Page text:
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A low-flush toilet (or low-flow toilet or high-efficiency toilet) is a flush toilet that uses significantly less water than traditional high-flow toilets. Before the early 1990s in the United States, standard flush toilets typically required at least 3.5 gallons (13.2 litres) per flush and they used float valves that often leaked, increasing their total water use. In the early 1990s, because of concerns about water shortages, and because of improvements in toilet technology, some states and then the federal government began to develop water-efficiency standards for appliances, including toilets, mandating that new toilets use less water. The first standards required low-flow toilets of 1.6 gallons (6.0 litres) per flush. Further improvements in the technology to overcome concerns about the initial poor performance of early models have further cut the water use of toilets and while federal standards stagnate at 1.6 gallons per flush, certain states' standards toughened up to require that new toilets use no more than 1.28 gallons (4.8 litres) per flush, while working far better than older models.  Low-flush toilets include single-flush models and dual-flush toilets, which typically use 1.6 US gallons per flush for the full flush and 1.28 US gallons or less for a reduced flush.
The US Environmental Protection Agency's WaterSense program provides certification that toilets meet the goal of using less than 1.6 US gallons per flush. Units that meet or exceed this standard can carry the WaterSense sticker. The EPA estimates that the average US home will save US$90 per year, and $2,000 over the lifetime of the toilets. Dry toilets can lead to even more water savings in private homes as they use no water for flushing.
The early low-flush toilets in the US often had a poor design that required more than one flush to rid the bowl of solid waste, resulting in limited water savings. In response, US Congressman Joe Knollenberg from Michigan tried to get Congress to repeal the law[clarification needed] but was unsuccessful, and the industry worked to redesign and improve toilet functioning. Some reduction in sewer flows have caused slight backups or required redesign of wastewater pipes, but overall, very substantial residential water savings have resulted from the change over time to more efficient toilets.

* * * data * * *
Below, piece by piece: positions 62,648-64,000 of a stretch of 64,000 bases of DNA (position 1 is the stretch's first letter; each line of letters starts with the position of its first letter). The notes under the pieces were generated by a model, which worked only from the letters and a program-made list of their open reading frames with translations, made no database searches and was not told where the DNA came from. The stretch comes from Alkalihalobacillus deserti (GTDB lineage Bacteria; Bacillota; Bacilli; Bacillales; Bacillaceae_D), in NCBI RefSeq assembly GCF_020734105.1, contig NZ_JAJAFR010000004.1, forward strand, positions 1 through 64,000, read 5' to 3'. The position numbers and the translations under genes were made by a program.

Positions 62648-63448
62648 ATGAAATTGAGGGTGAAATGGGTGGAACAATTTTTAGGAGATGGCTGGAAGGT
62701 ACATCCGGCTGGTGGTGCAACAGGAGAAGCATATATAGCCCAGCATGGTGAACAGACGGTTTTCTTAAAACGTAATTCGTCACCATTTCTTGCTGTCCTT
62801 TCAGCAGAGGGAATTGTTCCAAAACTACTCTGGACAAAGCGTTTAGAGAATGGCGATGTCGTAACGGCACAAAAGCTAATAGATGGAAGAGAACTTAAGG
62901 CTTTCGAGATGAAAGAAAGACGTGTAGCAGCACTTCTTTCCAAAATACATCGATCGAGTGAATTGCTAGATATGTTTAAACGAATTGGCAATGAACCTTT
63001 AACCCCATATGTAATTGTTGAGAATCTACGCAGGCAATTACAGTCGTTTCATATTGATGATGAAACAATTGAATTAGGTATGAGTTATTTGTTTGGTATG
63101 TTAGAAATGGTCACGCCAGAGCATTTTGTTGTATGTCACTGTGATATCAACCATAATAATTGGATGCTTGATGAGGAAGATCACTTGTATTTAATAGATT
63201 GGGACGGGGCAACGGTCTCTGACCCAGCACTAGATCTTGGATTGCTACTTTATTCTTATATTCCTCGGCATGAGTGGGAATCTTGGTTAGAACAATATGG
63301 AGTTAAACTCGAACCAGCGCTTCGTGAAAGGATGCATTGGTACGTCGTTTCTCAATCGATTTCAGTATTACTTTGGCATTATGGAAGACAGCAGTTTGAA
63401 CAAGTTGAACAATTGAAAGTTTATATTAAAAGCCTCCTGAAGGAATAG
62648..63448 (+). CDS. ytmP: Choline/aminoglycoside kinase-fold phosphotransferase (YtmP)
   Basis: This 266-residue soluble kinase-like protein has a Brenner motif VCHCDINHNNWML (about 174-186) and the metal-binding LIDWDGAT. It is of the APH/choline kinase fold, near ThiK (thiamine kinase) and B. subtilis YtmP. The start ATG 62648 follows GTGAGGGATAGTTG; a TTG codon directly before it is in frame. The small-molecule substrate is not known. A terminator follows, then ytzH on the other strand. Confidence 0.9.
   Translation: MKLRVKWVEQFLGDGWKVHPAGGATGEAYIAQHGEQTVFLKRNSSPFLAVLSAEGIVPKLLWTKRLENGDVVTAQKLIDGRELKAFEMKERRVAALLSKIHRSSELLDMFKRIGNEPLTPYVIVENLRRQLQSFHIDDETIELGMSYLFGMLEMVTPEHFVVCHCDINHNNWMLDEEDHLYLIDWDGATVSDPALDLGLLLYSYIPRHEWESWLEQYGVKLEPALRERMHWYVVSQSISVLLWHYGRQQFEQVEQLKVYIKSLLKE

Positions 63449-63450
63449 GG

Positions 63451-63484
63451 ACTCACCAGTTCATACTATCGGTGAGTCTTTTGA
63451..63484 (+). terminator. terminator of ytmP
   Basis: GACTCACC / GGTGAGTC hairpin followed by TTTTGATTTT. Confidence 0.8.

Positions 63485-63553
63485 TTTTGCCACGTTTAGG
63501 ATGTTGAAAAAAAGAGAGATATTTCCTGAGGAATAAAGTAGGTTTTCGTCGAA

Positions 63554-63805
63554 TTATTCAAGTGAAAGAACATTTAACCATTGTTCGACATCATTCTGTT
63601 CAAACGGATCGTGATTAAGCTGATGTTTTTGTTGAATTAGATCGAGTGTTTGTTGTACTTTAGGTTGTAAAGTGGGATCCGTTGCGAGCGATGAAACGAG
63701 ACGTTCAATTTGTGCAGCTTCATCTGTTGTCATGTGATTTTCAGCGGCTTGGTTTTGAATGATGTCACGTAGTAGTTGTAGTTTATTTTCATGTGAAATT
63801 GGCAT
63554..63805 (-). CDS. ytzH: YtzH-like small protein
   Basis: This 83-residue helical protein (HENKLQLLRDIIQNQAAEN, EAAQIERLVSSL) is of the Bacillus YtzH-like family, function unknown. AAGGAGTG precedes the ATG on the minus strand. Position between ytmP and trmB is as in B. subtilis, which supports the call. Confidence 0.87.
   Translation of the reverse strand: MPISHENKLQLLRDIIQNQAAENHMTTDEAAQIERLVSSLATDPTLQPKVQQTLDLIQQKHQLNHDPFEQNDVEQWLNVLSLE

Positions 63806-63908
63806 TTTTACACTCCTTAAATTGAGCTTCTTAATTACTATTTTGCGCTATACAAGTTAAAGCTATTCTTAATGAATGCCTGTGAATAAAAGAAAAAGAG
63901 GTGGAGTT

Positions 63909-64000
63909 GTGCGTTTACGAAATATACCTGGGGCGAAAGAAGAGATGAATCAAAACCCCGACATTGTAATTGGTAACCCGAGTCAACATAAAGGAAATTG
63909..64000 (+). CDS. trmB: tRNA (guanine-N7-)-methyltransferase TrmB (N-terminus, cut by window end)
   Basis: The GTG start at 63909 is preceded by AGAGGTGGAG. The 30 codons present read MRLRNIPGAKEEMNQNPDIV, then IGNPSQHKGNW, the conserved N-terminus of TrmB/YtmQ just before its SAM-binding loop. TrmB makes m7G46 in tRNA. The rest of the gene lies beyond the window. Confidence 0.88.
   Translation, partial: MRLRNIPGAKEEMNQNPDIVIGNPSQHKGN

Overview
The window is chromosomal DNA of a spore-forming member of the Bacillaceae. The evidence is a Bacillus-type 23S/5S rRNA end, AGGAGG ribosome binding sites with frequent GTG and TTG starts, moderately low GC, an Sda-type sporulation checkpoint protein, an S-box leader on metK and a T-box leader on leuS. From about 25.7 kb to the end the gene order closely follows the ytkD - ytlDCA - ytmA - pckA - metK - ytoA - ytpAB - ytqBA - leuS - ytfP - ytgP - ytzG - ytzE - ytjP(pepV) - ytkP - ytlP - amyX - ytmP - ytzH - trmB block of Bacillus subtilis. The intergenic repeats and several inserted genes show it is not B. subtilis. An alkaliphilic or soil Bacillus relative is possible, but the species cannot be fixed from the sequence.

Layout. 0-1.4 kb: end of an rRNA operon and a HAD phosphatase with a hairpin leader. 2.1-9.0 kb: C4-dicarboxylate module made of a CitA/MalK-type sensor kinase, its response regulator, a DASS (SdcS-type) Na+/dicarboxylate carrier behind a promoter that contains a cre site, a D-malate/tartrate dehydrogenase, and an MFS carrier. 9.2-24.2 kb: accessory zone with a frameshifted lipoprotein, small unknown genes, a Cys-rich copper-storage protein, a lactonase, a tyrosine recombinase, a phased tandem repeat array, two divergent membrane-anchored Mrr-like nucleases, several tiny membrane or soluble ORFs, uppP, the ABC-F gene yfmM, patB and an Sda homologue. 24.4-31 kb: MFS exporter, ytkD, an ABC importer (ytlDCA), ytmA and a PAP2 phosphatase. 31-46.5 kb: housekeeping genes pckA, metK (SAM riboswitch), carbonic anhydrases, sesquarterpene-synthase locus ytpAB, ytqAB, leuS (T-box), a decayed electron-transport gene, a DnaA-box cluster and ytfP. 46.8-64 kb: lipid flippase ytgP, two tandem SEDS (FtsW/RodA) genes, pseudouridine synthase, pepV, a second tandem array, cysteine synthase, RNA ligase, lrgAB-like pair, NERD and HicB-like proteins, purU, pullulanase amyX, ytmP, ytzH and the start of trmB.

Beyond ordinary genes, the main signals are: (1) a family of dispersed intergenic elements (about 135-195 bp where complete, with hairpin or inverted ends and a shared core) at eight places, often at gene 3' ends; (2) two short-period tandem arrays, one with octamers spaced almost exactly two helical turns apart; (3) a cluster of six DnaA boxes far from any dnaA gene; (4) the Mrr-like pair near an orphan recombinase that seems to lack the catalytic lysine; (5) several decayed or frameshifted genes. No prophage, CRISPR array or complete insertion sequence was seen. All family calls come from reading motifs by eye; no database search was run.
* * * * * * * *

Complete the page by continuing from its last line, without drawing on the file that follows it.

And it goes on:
In 1988 Massachusetts became the first state in the US to mandate the use of low-flush toilets in new construction and remodeling. In 1992 US President George H. W. Bush signed the Energy Policy Act. This law made 1.6 gallons per flush a mandatory federal maximum for new toilets. This law went into effect on January 1, 1994 for residential buildings and January 1, 1997 for commercial buildings.
The first generation of low-flush toilets were simple modifications of traditional toilets. A valve would open and the water would passively flow into the bowl. The resulting water pressure was often inadequate to carry away waste. Improvements in design now make modern models not only more water-efficient but more effective than old models. In addition to tank-type toilets that "pull"[clarification needed] waste down, there are also now pressure-assist models, which use water pressure to effectively "push" waste.
- Low-flow fixtures
- Dual flush toilet
- Sewer dosing unit
- Waterless urinal
- Residential water use in the US and Canada
- Jenkins, Matt. "A Brief History of Water Conservation in America and Europe" (web). Rate My Toilet. Retrieved November 10, 2014.
- "WaterSense An EPA Partnership Program". US EPA. Retrieved 23 December 2012.
- Gleick, Peter; Haasz, Dana; Henges-Jeck, Christine; Srinivasan, Veena; Wolff, Gary; Cushing, Katherine Kao; Mann, Aamardip (2003). Waste Not, Want Not: The Potential for Urban Water Conservation in California. Oakland, California: Pacific Institute. p. 176. ISBN 1-893790-09-6. Retrieved 16 April 2021.